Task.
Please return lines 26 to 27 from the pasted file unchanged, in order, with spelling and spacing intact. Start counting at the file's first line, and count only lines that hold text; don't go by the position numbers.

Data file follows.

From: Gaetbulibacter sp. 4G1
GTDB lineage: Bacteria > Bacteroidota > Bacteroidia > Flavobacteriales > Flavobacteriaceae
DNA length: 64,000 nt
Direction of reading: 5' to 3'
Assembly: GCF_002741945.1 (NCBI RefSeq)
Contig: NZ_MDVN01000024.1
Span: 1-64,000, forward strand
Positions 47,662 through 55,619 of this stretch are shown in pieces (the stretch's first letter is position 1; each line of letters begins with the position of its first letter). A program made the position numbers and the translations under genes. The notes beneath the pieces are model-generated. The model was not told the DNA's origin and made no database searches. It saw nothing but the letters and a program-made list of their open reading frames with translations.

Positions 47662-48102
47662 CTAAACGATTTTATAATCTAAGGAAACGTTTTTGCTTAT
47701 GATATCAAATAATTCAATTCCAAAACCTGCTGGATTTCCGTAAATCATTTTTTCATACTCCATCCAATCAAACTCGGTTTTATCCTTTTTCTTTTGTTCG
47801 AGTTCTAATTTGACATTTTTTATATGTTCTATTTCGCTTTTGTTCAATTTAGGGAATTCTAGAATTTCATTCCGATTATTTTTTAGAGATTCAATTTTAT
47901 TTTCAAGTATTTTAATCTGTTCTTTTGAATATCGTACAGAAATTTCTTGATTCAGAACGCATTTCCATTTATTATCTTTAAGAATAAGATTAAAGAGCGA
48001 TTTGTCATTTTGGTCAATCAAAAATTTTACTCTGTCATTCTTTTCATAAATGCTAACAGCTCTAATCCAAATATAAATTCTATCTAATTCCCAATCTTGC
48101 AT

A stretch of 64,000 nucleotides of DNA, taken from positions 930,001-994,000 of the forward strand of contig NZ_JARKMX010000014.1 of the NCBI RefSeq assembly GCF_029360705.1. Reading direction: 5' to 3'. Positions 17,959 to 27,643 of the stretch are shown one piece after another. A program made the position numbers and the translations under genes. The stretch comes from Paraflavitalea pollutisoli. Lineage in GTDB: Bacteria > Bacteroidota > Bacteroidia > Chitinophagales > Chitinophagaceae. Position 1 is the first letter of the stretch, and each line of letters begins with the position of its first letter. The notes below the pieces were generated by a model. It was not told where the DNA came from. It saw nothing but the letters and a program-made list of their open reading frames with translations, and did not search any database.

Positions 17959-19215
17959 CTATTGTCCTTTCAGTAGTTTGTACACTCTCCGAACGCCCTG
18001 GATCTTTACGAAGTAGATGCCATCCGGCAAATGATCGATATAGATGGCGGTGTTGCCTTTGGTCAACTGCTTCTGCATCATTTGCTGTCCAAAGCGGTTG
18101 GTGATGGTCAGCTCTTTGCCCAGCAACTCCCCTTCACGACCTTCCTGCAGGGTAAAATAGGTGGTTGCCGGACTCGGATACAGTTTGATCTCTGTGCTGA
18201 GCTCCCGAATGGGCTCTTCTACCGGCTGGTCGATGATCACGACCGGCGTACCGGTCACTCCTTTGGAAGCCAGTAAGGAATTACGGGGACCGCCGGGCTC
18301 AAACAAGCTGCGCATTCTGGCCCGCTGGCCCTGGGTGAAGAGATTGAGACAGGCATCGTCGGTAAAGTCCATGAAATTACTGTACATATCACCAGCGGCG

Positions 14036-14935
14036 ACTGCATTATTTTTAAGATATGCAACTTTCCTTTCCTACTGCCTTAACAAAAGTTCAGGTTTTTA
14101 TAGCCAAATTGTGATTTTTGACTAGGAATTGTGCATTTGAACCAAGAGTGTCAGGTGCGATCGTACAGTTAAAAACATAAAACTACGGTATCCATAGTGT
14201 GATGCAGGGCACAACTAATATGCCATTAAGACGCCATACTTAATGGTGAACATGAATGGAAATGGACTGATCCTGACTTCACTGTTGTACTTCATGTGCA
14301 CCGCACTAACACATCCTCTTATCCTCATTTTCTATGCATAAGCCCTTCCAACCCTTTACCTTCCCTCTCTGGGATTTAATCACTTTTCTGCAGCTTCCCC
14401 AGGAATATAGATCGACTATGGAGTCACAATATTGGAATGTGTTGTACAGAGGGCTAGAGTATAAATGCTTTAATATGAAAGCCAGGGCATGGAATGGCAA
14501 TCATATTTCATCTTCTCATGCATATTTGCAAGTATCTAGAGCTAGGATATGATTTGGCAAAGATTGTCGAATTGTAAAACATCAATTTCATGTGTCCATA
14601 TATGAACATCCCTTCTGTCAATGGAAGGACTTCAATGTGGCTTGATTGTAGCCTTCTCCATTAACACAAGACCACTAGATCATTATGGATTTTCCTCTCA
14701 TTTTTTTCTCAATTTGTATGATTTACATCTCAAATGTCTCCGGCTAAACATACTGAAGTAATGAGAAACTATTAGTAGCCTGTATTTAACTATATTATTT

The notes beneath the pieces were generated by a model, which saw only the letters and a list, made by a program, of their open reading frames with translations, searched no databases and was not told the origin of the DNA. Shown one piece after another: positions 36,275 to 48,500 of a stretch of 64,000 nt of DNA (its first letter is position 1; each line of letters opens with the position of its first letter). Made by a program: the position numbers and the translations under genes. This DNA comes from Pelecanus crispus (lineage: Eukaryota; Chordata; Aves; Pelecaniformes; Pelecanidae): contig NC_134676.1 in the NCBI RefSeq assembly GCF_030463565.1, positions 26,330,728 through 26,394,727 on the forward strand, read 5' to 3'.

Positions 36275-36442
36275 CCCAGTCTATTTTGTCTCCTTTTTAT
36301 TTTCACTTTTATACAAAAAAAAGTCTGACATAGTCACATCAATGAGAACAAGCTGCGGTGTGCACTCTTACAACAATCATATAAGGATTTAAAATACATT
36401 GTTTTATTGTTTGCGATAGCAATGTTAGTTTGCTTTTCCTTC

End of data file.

14201 GATGCAGGGCACAACTAATATGCCATTAAGACGCCATACTTAATGGTGAACATGAATGGAAATGGACTGATCCTGACTTCACTGTTGTACTTCATGTGCA
14301 CCGCACTAACACATCCTCTTATCCTCATTTTCTATGCATAAGCCCTTCCAACCCTTTACCTTCCCTCTCTGGGATTTAATCACTTTTCTGCAGCTTCCCC